Josef Joffe Interview: Conversations with History; Institute of International Studies, UC Berkeley

Power and Culture in International Affairs; Conversation with Josef Joffe, editor and co-publisher of Die Zeit, 1/20/00 by Harry Kreisler.
Photo by Jane Scherr

Page 3 of 7

The Post - Cold War World

I would like to move into a substantive area and talk a little about today's world, and from there we can go to the United States' role in the world and Germany's role. As somebody who does diplomatic history, which you do quite well in your piece on Germany in the [Robert] Pastor book, which I guess is called ...

A Century's Journey? No, my piece?

The book is called A Century's Journey ...

My piece is "Germany: The Continuities from Frederick the Great to the Federal Republic."

Which is a tour de force discussion of modern German diplomatic history, and obviously you theorize about the history. So with that background, and as a journalist, what are the most important features of international politics today after the end of the Cold War?

The most important feature is the bifurcation, or segmentation if you wish, of the international system. I like to call one segment the Berlin-Berkeley Belt and the other the Belgrade-Baghdad-Beijing Belt. The first one is the blessed, pacified, prosperous, stable, democratic, liberal West, where in many if not all aspects, certain basic rules of international politics have been unhinged, above all the issue of security, which has driven so much conflict in the past. Security competition: I arm; which makes you afraid, then you counterarm, which provokes me ... So in this blessed plot that extends from Berlin or maybe from the Polish border to the Pacific here where we are sitting, a lot of the old nasty rules have been unhinged and a lot of good things have happened. Above all, the prediction of the Enlightenment seems to have come true, that democracies are not warlike nations. Or to put it the other way around, because we have no war, because the security issue has been taken care of, has been solved for us, we have become such nice democracies.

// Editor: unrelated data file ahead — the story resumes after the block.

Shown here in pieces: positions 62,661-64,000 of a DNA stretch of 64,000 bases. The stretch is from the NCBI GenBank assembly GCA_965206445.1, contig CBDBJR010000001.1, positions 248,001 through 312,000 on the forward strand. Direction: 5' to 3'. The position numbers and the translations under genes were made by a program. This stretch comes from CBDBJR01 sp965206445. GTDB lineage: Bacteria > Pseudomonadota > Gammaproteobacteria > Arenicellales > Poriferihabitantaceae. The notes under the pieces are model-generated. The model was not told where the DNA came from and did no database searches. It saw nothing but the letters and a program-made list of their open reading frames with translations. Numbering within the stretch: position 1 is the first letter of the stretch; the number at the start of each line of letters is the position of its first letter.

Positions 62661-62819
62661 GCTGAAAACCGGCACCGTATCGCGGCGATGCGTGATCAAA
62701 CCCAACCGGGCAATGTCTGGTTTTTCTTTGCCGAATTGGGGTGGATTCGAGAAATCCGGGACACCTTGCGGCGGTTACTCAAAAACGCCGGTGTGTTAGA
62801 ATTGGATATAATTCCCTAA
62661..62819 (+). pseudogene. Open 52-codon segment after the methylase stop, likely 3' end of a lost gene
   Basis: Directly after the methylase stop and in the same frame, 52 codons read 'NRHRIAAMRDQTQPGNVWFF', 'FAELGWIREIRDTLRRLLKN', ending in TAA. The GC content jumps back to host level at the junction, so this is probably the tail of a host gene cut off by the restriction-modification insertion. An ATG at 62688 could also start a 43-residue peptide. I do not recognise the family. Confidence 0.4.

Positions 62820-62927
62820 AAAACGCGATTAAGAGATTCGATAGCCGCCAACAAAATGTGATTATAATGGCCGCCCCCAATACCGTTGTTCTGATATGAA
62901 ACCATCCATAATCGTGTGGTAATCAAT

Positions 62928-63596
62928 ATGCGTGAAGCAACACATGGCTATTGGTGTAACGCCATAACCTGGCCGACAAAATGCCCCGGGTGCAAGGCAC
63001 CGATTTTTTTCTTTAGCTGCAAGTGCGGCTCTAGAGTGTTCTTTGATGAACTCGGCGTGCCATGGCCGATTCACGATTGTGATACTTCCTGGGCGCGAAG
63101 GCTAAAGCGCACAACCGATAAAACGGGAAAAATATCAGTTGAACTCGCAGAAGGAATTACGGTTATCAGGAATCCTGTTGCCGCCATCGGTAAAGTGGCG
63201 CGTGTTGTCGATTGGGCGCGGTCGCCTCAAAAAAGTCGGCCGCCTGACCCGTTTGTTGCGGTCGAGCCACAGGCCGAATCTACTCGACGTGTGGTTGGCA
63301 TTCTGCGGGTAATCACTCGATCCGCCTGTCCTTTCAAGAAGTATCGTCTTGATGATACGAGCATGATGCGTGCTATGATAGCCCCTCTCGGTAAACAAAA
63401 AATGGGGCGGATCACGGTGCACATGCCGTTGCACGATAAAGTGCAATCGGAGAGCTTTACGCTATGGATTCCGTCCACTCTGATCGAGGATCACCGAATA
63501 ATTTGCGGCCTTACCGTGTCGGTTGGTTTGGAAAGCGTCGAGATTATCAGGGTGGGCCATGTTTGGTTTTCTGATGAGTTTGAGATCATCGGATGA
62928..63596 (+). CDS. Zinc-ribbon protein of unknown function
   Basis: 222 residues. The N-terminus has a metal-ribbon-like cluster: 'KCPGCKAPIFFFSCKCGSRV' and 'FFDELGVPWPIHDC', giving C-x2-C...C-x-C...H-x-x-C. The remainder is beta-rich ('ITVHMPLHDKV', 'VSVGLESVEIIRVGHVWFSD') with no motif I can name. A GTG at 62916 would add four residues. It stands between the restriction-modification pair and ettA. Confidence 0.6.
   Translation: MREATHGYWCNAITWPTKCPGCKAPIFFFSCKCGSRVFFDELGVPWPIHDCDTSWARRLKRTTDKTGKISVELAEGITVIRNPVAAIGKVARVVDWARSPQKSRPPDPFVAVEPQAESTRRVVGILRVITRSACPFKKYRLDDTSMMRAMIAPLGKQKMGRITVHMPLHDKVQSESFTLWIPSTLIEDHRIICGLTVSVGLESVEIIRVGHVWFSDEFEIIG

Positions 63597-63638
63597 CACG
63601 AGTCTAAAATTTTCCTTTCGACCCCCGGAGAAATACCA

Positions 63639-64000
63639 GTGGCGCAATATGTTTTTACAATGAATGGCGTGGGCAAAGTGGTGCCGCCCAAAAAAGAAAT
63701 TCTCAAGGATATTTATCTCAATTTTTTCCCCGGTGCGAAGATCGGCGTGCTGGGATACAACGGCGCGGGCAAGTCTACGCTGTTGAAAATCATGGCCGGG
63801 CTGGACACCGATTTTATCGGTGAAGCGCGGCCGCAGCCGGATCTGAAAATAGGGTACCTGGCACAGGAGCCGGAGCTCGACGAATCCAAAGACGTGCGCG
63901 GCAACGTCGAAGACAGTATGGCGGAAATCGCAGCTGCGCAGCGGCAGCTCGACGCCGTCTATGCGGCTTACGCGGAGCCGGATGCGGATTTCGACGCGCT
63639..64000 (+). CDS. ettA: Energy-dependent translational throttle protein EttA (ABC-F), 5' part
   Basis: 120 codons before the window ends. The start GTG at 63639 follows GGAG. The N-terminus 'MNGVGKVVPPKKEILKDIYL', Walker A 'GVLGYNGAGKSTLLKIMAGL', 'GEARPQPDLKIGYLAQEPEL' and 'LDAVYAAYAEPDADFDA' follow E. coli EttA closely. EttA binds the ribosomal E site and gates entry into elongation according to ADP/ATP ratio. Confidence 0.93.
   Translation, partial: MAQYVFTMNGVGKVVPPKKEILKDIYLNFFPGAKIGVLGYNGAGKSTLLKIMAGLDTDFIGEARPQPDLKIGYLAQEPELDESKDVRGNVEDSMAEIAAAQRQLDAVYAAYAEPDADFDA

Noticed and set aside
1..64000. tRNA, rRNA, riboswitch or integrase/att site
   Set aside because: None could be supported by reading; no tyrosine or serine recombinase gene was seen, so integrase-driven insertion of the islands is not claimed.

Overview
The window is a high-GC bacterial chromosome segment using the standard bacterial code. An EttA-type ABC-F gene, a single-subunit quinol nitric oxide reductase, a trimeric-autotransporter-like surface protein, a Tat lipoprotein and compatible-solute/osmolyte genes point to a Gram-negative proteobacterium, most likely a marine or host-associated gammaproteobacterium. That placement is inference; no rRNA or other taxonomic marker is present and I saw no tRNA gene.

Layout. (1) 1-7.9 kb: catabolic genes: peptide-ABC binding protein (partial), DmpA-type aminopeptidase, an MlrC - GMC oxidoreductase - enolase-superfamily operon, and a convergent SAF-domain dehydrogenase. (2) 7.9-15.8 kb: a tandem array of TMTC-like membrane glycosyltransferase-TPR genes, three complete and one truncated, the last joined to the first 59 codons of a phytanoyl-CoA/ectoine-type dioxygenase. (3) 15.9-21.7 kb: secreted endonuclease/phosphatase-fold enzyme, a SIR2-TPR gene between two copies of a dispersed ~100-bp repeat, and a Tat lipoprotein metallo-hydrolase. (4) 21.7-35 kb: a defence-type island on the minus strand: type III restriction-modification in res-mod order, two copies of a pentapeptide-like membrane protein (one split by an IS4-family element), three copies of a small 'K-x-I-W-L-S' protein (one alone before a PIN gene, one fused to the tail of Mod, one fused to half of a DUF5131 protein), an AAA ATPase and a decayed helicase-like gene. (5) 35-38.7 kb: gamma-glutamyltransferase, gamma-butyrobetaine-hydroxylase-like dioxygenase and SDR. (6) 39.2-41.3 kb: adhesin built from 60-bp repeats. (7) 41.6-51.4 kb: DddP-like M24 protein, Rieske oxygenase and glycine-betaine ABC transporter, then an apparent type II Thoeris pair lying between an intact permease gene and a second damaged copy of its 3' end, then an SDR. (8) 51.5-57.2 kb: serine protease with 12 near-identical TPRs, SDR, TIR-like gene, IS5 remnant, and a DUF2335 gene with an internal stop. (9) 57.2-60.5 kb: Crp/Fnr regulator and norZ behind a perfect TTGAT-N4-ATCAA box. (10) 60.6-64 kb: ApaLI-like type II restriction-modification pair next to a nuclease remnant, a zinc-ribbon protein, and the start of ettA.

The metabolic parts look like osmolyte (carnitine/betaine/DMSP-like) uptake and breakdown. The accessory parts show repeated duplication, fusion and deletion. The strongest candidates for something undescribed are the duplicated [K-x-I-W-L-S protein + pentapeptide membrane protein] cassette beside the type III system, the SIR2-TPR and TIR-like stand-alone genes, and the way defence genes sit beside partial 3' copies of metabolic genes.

We should emphasize that in a more traditional view or in an earlier period, states had to worry about their survival and they could only really count on themselves.

Right. Self-help system, no authority, no adjudicator above us who can enforce contracts and promises and protect us against the bad consequences of our credulity, if you wish. So that's this benign, this blessed plot of the Berlin-Berkeley Belt.

Then there's the other belt which starts one hour from Munich by plane, this is Belgrade, where life is as vicious and Hobbesian and competitive and fear- and ambition-driven as international politics has been throughout the history of the state system. And that extends, of course, into some real pathological areas like the Middle East, where we've had the most, and the most dangerous, wars in the postwar period. There have been five or six wars between Israel and the Arabs plus lots of war between Islamic powers themselves, so it's not just an Israeli-Arab issue. Then you go into the nuclear competition between Pakistan and India. And you go all the way to Beijing, where you see a classic phenomenon which I would call the rising-power phenomenon. First you become rich and then rowdy. First there is affluence, then there's ambition. So following the pattern of the rise of Germany and Japan and America in the nineteenth century, here's China with enormous growth rates suggesting a similar pattern. And if a strategic threat were to reemerge, the Berlin-Berkeley and the Baghdad-Beijing Belts would meet there with another contest between the great status quo power, the United States, and the rising anti-status quo power, the Chinese.

Next page: The Power of the United States

© Copyright 2000, Regents of the University of California